LEPROSY AND HUMAN IMMUNODEFICIENCY VIRUS COINFECTION: A RARE CASE REPORT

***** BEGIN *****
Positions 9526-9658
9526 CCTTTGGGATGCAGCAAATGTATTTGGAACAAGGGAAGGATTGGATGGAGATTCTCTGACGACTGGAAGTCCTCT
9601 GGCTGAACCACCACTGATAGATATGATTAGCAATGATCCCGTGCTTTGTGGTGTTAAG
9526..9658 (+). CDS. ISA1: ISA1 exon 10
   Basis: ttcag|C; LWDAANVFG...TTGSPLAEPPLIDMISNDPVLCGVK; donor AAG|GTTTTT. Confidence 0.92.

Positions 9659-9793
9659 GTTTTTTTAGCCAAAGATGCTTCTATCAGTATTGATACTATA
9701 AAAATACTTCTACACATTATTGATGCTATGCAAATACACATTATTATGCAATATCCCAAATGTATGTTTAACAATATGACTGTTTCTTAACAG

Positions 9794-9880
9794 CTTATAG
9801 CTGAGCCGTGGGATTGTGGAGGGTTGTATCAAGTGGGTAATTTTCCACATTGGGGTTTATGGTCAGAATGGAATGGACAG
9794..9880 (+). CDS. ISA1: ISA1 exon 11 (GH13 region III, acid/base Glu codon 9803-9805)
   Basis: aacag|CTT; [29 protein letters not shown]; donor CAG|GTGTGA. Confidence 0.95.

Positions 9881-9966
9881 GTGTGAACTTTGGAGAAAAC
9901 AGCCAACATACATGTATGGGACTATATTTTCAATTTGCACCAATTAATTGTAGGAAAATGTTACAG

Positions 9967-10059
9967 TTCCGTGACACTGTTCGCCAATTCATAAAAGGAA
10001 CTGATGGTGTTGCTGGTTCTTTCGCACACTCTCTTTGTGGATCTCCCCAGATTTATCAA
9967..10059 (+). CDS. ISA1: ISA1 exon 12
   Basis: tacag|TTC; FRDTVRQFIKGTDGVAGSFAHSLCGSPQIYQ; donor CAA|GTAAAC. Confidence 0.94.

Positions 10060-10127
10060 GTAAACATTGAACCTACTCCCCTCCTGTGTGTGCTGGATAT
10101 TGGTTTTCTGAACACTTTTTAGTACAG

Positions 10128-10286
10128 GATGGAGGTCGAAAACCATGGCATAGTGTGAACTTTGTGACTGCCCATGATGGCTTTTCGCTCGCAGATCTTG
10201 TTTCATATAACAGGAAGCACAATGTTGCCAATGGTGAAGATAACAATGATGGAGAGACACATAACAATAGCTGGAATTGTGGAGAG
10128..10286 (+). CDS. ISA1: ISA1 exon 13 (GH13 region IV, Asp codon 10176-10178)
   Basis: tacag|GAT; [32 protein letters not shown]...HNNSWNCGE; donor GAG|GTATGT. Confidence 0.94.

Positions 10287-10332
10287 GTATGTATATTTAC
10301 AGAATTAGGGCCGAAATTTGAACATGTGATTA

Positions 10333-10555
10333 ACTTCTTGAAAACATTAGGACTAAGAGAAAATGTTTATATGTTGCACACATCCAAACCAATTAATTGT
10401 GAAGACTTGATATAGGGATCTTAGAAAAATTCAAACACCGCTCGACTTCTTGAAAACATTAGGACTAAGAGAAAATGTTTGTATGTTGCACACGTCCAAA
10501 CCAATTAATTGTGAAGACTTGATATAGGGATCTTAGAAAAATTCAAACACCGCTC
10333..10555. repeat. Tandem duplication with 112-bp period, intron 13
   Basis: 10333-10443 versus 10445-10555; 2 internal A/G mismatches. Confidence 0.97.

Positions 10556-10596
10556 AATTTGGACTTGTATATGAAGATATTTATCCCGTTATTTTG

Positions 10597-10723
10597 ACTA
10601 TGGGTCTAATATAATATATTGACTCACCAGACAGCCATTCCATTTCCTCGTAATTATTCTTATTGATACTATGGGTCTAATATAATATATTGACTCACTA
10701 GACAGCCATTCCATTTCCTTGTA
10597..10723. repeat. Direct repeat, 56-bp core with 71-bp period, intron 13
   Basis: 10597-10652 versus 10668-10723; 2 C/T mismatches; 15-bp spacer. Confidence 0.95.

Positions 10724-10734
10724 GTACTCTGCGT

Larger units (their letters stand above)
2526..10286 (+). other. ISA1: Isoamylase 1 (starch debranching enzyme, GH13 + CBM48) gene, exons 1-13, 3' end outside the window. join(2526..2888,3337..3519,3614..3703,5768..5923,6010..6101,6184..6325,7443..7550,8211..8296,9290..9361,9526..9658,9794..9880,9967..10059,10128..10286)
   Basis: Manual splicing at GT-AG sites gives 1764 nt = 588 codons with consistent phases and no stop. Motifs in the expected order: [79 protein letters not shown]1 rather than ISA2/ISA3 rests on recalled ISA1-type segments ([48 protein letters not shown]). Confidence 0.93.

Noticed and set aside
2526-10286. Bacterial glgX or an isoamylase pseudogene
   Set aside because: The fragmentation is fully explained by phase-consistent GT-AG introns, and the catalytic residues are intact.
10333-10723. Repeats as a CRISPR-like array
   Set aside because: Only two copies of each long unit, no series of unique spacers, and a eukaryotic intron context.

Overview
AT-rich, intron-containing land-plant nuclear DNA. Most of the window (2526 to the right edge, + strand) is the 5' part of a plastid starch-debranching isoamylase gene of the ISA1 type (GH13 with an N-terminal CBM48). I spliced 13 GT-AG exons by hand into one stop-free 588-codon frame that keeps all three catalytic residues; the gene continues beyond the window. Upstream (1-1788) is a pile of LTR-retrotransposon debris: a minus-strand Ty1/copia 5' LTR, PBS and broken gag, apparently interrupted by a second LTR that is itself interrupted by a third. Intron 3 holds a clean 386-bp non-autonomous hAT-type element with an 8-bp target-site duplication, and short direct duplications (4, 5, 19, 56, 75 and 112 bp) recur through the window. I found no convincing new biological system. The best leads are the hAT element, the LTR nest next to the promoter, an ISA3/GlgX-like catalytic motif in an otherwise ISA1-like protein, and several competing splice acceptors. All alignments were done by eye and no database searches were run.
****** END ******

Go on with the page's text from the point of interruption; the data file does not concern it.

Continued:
Leprosy, or Hansen disease, is a chronic infectious disease caused by Mycobacterium leprae which is associated with inflammation that may damage the skin and the peripheral nerves. Leprosy remains an important public health problem in Southeast Asia, America, and Africa. It has been speculated that, as with TB, HIV infection may exacerbate leprosy lesions and/or lead to increased susceptibility to leprosy. We report the case of leprosy and HIV co-infection and reveals its clinical manifestation. A 34-year-old female came to outpatient clinic complaining of rednessplaque on her face of 2-months duration. It was also accompanied with thick sensation but without itchy or burning sensation. We found thick erythematous plaque with sharp margin and hypoesthesia on her face and body. There were no madarosis, saddle nose, lagophthalmos, nor sign of neuritis. The slit-skin smear revealed BI 1+ globi and MI 2%. From laboratory examination we found CBC was within normal limit, IgM anti PGL-1 titer was 1265 u/mL and IgG anti PGL-1 was 834 u/mL Both histological examination on her ear lobe and extremity revealed that was similar to the lesion of leprosy. The detection of HIV antibody was positive with CD4 count on 325 cells/μL. We treat her with MDT for MB leprosy along with ART (Tenofovir, Lamivudine, and Efavirenz). After 6-months follow-up we observed no progression of the lesions though the slit-skin smear after completing 6 months of therapy become negative. M. leprae does not seem to accelerate the decline of immune function when associated with HIV infection. HIV infection does not seem to affect the clinical classification and progression of leprosy. Treatment of the HIV-leprosy co-infected patient consists of the combination of ARTs and anti-leprosy agents. So that, the treatment of leprosy and HIV co-infection does not differ from that of a seronegative leprosy patient.
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